An experiment was conducted to test the hypothesis that the apparent total tract digestibility (ATTD) and the standardized total tract digestibility (STTD) of phosphorus in fermented soybean meal (FSBM) are greater than in conventional soybean meal (SBM) when fed to growing pigs. Four diets were formulated to contain FSBM or SBM-CV and either 0 or 800 units/kg of microbial phytase. The only sources of phosphorus in these diets were FSBM and SBM. A phosphorus-free diet to estimate basal endogenous losses of phosphorus was also formulated. Thirty barrows weighing about 14kg were allotted to five diets in a randomized complete block design with six pigs per diet. Feces were collected for five days after a five-day adaptation period. All samples of ingredients, diets, and feces were analyzed for phosphorus and values for ATTD and STTD of phosphorus were calculated.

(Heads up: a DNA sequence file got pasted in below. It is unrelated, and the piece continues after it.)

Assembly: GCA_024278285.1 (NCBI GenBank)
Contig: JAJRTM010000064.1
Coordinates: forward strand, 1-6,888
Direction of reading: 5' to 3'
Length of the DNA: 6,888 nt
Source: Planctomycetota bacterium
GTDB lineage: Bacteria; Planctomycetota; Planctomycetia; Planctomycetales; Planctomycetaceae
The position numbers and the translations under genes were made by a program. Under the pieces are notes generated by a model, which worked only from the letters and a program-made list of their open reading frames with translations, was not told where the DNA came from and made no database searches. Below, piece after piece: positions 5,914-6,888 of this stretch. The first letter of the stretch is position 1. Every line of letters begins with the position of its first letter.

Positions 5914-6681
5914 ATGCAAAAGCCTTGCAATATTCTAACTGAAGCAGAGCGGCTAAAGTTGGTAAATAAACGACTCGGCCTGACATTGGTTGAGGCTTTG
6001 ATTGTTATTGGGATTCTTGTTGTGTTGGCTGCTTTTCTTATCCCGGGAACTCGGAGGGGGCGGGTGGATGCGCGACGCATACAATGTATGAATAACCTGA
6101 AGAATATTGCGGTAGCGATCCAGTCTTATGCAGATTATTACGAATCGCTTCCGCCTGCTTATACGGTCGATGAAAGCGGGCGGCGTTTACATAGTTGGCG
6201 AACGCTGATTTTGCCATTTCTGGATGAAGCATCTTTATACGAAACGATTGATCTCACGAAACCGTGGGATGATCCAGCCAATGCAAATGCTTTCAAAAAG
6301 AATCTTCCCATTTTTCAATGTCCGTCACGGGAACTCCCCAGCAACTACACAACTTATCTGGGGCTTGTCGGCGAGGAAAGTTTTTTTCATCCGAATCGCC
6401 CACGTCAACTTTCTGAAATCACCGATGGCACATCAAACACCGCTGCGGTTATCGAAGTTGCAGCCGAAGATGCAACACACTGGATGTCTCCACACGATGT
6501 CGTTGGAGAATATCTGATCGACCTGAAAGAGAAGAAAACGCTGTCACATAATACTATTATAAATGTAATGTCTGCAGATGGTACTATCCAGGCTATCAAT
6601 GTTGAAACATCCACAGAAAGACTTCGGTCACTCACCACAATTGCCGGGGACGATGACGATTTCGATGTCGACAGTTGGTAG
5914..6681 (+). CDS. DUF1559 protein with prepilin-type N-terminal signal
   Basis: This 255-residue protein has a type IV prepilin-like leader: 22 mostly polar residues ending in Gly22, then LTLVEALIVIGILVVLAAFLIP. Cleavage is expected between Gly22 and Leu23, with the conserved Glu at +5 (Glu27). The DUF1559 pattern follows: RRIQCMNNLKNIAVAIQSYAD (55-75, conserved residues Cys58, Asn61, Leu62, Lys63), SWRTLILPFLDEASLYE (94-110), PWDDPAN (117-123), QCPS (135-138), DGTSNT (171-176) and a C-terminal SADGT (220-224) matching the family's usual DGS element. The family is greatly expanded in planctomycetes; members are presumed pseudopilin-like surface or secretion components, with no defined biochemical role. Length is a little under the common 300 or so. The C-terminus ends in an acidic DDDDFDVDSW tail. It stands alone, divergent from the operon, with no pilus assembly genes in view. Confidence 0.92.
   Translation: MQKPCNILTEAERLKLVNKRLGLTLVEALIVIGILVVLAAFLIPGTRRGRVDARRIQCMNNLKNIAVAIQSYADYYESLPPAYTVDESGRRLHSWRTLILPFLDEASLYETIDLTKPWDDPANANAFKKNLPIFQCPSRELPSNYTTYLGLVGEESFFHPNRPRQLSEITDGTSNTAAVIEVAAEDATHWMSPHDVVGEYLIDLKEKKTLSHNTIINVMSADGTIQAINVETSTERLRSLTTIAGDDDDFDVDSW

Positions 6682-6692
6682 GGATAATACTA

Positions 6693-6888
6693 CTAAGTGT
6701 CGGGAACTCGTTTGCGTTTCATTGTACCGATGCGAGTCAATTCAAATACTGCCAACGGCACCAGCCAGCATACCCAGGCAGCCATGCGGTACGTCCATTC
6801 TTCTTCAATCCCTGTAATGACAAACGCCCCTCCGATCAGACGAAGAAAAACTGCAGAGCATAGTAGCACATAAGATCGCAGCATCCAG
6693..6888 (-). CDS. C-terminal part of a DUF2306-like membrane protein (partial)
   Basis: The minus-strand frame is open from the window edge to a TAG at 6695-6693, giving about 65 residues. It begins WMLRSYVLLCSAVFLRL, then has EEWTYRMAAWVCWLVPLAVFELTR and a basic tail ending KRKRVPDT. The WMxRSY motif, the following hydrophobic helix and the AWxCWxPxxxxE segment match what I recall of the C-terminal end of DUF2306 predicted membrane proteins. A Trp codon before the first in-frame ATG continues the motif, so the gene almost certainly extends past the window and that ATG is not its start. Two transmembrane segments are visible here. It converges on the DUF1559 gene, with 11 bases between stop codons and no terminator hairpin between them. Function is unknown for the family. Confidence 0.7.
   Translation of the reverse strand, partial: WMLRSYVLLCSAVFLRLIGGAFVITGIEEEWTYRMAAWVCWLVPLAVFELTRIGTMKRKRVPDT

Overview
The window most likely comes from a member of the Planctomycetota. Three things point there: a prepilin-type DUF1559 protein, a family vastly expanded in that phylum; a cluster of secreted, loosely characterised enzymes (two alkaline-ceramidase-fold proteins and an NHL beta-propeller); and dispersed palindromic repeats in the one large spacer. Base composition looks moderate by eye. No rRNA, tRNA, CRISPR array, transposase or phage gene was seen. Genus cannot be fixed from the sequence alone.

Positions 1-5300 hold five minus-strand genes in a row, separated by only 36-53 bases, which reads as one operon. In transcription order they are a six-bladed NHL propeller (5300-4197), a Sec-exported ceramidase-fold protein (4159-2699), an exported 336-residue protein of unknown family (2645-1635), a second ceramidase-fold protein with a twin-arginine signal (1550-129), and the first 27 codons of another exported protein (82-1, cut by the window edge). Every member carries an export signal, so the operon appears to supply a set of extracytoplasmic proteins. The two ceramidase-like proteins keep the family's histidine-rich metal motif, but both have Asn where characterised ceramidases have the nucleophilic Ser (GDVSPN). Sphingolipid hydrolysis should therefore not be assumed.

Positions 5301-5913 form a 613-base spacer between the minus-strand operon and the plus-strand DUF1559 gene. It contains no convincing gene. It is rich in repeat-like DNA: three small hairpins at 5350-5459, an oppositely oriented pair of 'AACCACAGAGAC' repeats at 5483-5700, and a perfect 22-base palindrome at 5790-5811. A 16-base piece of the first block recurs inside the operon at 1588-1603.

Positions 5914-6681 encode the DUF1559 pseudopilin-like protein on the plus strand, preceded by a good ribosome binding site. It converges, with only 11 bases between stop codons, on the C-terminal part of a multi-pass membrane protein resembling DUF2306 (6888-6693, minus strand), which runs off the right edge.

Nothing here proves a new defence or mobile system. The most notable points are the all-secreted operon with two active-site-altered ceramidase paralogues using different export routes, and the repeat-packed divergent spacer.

Results indicated that the basal endogenous phosphorus losses were 187 mg/kg of DMI. As phytase was added to the diet, the ATTD and STTD of phosphorus increased (P < 0.01) from 60.9 to 67.5% and from 65.5 to 71.9%, respectively, in pigs fed FSMB. Likewise, addition of phytase to SBM diet increased (P < 0.01) the ATTD and STTD of phosphorus from 41.6 to 66.2% and from 46.1 to 71.4%, respectively. The ATTD and STTD of phosphorus were greater (P < 0.01) in FSBM than in SBM diet when no phytase was used, but that was not observed when phytase was added to the diet (soybean meal × phytase interaction, P < 0.01). In conclusion, the ATTD and STTD of phosphorus in FSBM was greater than SBM when no microbial phytase was added, but when phytase was added to the diets, no differences between FSBM and SBM were observed in the ATTD and STTD of phosphorus.